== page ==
The Indiana serotype of VSV and wild-type Maraba used throughout this study were propagated in Vero cells, as previously described.16 VSV titration was performed using serial dilutions in Dulbecco’s modified Eagle’s medium. Hundred microlitres of each dilution was applied to a confluent monolayer of Vero cells for 45 min. Subsequently, the plates were overlaid with 0.5% agarose in Dulbecco’s modified Eagle’s medium with 10% fetal bovine serum, and the plaques were grown for 24 h. Carnoy’s fixative (methanol:acetic acid in a 3:1 ratio) was then applied directly on top of the overlay for 5 min. The overlay was removed and the fixed monolayer was stained with 0.5% crystal violet for 5 min, after which the plaques were counted.

Viability assays

Viability assays were done in a 96-well plate format. Cells were plated at specific density and treated with live VSV virus or non-replicating rhabdovirus-derived particles (NRRPs). After 72 h, cytotoxicity was assessed by adding 25 μl of alamar blue reagent, (AbD Serotec, Raleigh, NC, USA).


The model used to describe NRRPs specificity against cells with defects in antiviral signaling pathways was adapted from our previous work described in Le Boeuf et al.17 In brief, this model is represented by a subset of six ordinary differential equations describing the transition between the cell populations (UP, IP, AP and PP) depending on the concentration of virus and interferon (IFN) in the environment. These equations are:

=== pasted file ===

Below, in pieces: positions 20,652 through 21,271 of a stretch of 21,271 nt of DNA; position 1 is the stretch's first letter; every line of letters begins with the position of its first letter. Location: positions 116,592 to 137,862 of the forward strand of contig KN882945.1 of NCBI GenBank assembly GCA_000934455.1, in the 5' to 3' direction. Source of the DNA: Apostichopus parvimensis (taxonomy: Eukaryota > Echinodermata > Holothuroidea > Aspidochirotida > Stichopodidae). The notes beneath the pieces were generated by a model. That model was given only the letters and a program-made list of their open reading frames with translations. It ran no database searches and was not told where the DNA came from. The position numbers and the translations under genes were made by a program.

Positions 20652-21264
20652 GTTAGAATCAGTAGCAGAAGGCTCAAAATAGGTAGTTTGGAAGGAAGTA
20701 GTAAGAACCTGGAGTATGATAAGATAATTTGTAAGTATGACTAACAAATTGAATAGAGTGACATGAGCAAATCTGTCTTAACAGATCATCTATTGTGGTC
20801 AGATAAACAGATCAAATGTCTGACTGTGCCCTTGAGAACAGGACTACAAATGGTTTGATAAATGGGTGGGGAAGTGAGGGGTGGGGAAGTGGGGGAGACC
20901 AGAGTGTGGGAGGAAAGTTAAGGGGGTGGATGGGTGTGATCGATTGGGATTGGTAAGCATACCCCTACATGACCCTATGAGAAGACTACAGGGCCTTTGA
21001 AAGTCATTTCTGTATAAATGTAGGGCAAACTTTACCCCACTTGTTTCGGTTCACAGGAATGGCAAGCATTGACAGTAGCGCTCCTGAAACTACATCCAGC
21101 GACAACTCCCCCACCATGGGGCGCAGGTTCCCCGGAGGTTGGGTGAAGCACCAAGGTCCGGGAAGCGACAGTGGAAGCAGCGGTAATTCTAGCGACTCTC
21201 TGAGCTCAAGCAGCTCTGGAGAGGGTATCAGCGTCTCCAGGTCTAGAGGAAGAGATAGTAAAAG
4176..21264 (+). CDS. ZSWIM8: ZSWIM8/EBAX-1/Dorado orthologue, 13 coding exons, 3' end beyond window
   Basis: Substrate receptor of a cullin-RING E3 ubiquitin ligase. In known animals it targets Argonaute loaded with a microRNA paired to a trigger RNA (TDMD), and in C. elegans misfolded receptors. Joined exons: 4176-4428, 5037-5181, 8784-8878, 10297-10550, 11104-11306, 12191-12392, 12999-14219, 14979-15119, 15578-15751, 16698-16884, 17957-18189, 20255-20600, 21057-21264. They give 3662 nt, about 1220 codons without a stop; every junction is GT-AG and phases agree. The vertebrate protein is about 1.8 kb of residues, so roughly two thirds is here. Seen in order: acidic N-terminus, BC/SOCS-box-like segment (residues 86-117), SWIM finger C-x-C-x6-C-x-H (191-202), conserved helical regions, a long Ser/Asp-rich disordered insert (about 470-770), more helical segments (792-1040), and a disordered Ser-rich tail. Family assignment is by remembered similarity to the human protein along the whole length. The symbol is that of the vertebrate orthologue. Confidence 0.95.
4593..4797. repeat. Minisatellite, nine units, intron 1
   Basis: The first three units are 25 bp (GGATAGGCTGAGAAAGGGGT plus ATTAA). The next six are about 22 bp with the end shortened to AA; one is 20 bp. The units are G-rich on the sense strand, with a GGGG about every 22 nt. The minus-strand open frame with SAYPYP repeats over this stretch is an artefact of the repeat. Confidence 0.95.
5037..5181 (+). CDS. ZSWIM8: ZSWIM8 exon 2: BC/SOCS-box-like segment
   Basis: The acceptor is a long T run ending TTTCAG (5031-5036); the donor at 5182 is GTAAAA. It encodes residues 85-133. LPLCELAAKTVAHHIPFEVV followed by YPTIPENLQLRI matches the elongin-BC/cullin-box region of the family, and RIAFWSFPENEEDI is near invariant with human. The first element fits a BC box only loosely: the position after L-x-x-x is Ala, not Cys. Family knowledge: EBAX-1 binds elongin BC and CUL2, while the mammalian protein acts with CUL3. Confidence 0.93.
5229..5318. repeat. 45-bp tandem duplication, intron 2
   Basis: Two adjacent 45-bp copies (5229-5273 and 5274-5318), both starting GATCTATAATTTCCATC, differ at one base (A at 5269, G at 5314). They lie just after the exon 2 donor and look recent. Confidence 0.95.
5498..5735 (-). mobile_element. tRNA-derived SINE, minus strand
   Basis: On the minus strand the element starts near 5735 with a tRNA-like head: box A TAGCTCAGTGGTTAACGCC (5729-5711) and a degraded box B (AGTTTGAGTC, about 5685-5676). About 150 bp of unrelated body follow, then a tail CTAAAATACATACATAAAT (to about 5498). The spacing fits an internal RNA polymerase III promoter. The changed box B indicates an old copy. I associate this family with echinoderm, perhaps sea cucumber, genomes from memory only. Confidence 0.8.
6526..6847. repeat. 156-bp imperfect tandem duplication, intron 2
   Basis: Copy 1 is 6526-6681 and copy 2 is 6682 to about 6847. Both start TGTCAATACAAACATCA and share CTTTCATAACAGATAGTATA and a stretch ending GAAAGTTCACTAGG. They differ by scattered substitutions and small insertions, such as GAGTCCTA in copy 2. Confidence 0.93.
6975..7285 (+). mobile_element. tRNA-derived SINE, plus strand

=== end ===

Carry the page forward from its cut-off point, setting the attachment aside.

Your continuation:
The parameters used in the above equations represent the internalization rate (KVI.), the rate of IFN-signaling activation (KIFN on), the rate of IFN-signaling inactivation (KIFN off), the EC50 of IFN (EC50), the rate of cell death (γC) and the rate NRRP clearance (KVC).

The next subset of equation describes the dynamics of NRRPs (N) and IFN whereby:

The parameters described in the above equations represent the rate of NRRP internalization (KVI), NRRP degradation (γV), IFN production from IP, AP and PP (KIFN1, KIFN2.1 and KIFN2.2, respectively) and IFN degradation (γIFN).

The Monte Carlo simulation was performed by randomly varying the above parameters within a 1 log window (see Supplementary Table 1) surrounding physiological parameter derived from literature and experimental evidence.17 Simulations were performed in Matlab using ODE15s imposing a non-negativity constraint. Trends described in Figure 3b represent the median value over 1000 simulations. The number of cells used in these simulations was 2.5E5, the media volume was set at 1 ml and the particle to cell ratio was set at 100. In these simulations, defects in IFN-signaling pathways were simulated by decreasing KIFN1, KIFN2.1, KIFN2.2, KVC and KIFN on from 100 to 1% of their original value.

Flow cytometry

Anti-CD33-PerCP Cy5.5 and Anti-CD33-PC5 antibodies obtained from eBioscience (San Diego, CA, USA) were used. Annexin-V and 7-AAD viability dye were obtained from eBioscience and performed according to manufacturer’s instructions. Flow cytometry was acquired using a CyAn ADP (Beckman Coulter, Brea, CA, USA). Analysis was performed using the Kaluza software version 1.1 (Beckman Coulter).